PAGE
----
When you say you have afocal object space, do you mean that it is telecentric? If that is the case, it is not possible to use angles for field definitions. Hx and Hy are in distance units, not angle. If not, then how exactly do you have your system set up?
If you like, it might be beneficial to start a portal case on MyZemax so you can share screenshots or whole systems with us.
No, it is not telecentric.
It is a space telescope (with a subsequent spectrometer and photometer).
As the object space in a telescope is in infinity, the angles of incidence are a common way to define the field positions.
Another way is to define the spot locations on the image sensor. This is more useful for the sensor simulations (outside of Zemax).
Therefore, I want to define the fields as the locations in the sensor plain (image plain). This is actually the input I get from the sensor people (it is a space telescope with many people working on different parts.)
But then I need to calculate the incidence angle. This is actually what the Zemax 'Field data editor' offers with the 'Convert to' option. However, I do not want to convert, but just to know these angles. And I want to do it inside of a ZPL flow. It has to be completely automated.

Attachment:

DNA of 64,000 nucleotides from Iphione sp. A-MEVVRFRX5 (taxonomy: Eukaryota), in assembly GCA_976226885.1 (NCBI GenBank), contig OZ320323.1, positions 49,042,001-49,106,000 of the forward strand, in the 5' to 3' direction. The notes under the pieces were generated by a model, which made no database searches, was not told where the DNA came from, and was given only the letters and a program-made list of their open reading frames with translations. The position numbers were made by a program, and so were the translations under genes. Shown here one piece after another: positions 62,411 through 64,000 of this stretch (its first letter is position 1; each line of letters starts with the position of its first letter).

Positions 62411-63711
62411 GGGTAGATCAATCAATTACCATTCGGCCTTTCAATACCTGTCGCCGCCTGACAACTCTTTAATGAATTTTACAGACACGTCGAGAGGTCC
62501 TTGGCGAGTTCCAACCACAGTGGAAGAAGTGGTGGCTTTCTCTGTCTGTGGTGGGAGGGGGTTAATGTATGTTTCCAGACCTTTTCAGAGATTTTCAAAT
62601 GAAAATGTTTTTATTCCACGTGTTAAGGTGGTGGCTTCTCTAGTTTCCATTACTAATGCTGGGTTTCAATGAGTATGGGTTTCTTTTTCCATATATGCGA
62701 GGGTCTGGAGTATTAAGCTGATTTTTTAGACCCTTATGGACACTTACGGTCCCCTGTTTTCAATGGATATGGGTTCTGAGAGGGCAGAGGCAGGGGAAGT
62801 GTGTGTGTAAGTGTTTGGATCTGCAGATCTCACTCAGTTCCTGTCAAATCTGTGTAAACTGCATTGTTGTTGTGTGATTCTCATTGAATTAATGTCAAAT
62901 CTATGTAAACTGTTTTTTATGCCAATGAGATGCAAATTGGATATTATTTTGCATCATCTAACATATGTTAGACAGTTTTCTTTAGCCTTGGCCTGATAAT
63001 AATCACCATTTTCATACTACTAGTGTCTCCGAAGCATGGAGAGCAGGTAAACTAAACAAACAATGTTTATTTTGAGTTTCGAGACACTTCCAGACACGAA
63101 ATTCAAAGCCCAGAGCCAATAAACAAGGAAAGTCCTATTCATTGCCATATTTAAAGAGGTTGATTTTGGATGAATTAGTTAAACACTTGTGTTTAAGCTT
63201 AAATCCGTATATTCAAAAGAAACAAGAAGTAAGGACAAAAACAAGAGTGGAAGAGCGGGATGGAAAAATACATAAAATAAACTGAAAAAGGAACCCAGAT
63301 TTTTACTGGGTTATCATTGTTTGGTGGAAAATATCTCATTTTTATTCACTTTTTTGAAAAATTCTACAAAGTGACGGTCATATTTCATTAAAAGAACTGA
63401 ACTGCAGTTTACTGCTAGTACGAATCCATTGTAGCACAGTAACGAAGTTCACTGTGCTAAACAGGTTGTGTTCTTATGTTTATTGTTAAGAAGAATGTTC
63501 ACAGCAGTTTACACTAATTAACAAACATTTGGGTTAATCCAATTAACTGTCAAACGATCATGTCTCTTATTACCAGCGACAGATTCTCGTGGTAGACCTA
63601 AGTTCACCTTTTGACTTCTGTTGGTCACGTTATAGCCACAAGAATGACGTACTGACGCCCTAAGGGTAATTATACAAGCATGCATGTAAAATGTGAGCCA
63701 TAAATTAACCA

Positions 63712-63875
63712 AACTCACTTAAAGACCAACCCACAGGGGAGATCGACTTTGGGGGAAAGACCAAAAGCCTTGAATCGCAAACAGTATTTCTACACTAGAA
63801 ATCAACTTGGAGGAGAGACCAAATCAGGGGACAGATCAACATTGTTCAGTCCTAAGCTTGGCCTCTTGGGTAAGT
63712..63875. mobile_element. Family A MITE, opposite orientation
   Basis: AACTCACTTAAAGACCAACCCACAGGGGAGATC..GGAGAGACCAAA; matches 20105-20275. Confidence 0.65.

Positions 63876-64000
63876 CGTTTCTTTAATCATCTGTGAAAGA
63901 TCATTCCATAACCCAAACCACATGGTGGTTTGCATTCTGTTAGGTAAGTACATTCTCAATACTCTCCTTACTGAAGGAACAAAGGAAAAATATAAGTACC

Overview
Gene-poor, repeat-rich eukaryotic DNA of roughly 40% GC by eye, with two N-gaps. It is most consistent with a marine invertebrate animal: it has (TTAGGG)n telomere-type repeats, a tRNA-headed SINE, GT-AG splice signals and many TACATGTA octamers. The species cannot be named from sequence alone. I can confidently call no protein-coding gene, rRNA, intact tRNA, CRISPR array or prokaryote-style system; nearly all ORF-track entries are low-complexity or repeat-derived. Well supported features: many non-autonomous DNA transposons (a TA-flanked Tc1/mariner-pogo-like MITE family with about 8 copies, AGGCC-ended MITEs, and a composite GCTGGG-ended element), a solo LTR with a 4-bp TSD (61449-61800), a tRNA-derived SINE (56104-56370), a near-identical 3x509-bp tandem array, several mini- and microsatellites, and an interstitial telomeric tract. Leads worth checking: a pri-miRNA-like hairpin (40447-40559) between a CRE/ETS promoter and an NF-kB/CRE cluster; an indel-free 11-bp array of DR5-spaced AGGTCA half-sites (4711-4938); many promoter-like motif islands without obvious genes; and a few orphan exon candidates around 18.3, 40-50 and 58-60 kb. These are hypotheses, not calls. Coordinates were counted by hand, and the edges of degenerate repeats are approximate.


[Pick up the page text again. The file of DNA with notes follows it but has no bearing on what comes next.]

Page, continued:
I think that Hx, Hy are normalized field positions in the *object* space. So in my case these are probably the normalized angles of incidence. Is this correct?
Therefore, CNAX, CNAY are not useful here, as they require the incidence angles in turns of Hx, Hy as input. This means: The input for CNAX, CNAY is just what I need as output.
I only have the image plain positions as input. And they can not be used to calculate Hx, Hy due to image distortions (and in case of the specrometer, it is even more than normal distortion).
I think I have better grasp on what you're asking now. And to start, I want to correct myself. The Hx,Hy are in terms of field units. Usually they are in object space, but if you are using Real Image Height or Paraxial Image height, then they will be image space values.
For your situation, it looks like the answer is to use a slightly different set of operands. RAID returns a single angle, the ray deviation from the normal, but you can also use X and Y specific operands. RETX,Y return a signed tangent value (slope) of the angles in X and Y, and you can get the angles back with ATAN. Or, if you have a preference, REAA,B return the X and Y direction cosines, to which you can then apply ACOS to get an angle. It will be close to 90, so you'll need to subtract from 90 to get the deviation (define 90 with CONS and then use DIFF to subtract). The answer is the same, so I prefer RETX,Y for having fewer lines.